Canada slashes international student visas – with a crackdown on franchising in the mix

On Monday Marc Miller, Canada’s Minister of Immigration, Refugees and Citizenship, announced a cap on international students over the next two years.

Jim is an Associate Editor at Wonkhe

The federal government says it will approve around 360,000 undergraduate study permits for 2024 – representing a 35 per cent reduction from 2023.

Miller said that the rapid increase in international students is putting pressure on housing, healthcare and other services – arguing that fewer numbers would primarily help lower prices for rent.

Each province and territory will be allotted a portion of the total, distributed according to population. The government says this will result in much more significant decreases in provinces where the international student population has seen “the most unsustainable growth”.

In some provinces, Miller said the total reduction in permits will be approximately 50 per cent.

Mike Moffatt, an assistant professor at the Ivey Business School at Western University, said last year that while the impact of a surge in international students varies across housing markets, in some cities it is making a “massive” difference:

On the rental side, you have a lot of low-income renters, all battling each other for a low number of spots. And on the ownership side, what we’re seeing is investors buying large quantities of single-family homes and turning them into student rentals, making it nearly impossible for first-time home buyers to find a place to live.

Puppy farms

They’re not the only changes. Last month Miller announced that he would double the funds that students would have to prove they have to access to for maintenance – $20,635 instead of the $10,000 requirement that has been in place for two decades. The amount will now be adjusted yearly based on a Statistics Canada benchmark for living costs.

He also took aim at private colleges specialising in business and management programmes:

There are, in provinces, the diploma equivalent of puppy mills that are just churning out diplomas, and this is not a legitimate student experience…There is fraud and abuse and it needs to end.

Now he has announced that as of September, the government will no longer issue visas to students studying under “curriculum licensing” arrangements – not dissimilar to the franchising that we see in the UK:

These programs are notorious for lacking oversight and do not provide the quality academic experience that Canada is renowned for.

The crackdown comes amid the numbers of both colleges and enrolments “exploding” in recent years:

It’s unacceptable that some private institutions have taken advantage of international students by operating under-resourced campuses, lacking supports for students and charging high tuition fees all the while significantly increasing their intake of international students.

In an interview with CBC’s Power & Politics on Monday, Miller spoke of “degree-granting institutions that are giving fake business degrees” to students who hope to stay in Canada. The minister said there could be “hundreds” of such schools operating in Canada.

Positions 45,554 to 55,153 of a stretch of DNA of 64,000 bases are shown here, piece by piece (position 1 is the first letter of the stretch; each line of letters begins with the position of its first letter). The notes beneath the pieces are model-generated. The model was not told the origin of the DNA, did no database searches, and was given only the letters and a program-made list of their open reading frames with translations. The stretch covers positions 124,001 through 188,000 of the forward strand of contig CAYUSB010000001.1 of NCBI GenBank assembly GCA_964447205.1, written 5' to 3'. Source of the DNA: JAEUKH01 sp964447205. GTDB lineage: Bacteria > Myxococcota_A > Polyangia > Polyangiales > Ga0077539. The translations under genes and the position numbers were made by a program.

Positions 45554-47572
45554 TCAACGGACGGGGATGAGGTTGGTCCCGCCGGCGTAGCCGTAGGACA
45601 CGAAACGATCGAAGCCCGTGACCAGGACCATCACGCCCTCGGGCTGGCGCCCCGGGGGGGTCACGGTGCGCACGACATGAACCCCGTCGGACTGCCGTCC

Miller said that the changes are aimed at ensuring that future students will:

…receive the quality of education that they signed up for and the hope that they were provided in their home countries.

Post-study work

He also announced changes to the post-graduation work permit program. As of September, international students who start a programme delivered through a “curriculum licensing arrangement” will no longer be eligible for the visa.

Meanwhile graduates of master’s and other “short graduate-level programs” will “soon” be able to apply for a three-year work permit – and work permits will also be made available to the spouses of international students in master’s and doctoral programs.

Miller argued that the federal government would have preferred that provincial governments take action – given that tertiary education is principally a provincial responsibility in Canada.

The problem is that while the rules are mainly aimed at private colleges, the changes will put pressure on provinces, where public funding is provided to universities and colleges who depend on the income.

There are a number of differences between the UK and Canadian higher education sectors – but Westminster officials and politicians of both political parties will be looking closely at the nature and impact of the measures – and their framing.

Protecting international students from abuse, easing housing pressures, and maintaining quality in the system are all objectives that it’s pretty hard to argue with on the political topline – in Canada as in the UK, the subsequent impact on university budgets appears to be a lower order issue.

One response to “Canada slashes international student visas – with a crackdown on franchising in the mix

  1. Having friends working in Canadian Universities there are huge issues with over representation from certain countries, to the point Canadians and even more so ‘First Nations’ Canadians are excluded from attending University in some areas, so the limiting of overseas students, ostensibly due to the lack of housing in many University towns and cities may actually benefit those living locally who couldn’t get a place before. In many ways the situation in Canada does resemble the UK situation, with the focus on higher fee’s and greater profits achievable from overseas students in may Universities.

    Thankfully our VC and senior management have realised the current highest overseas cohort country is waning, and is starting to reduce numbers coming, so they are targeting other countries for future recruitment, lets hope the long term over reliance on overseas students money doesn’t cause more Universities to financially collapse!

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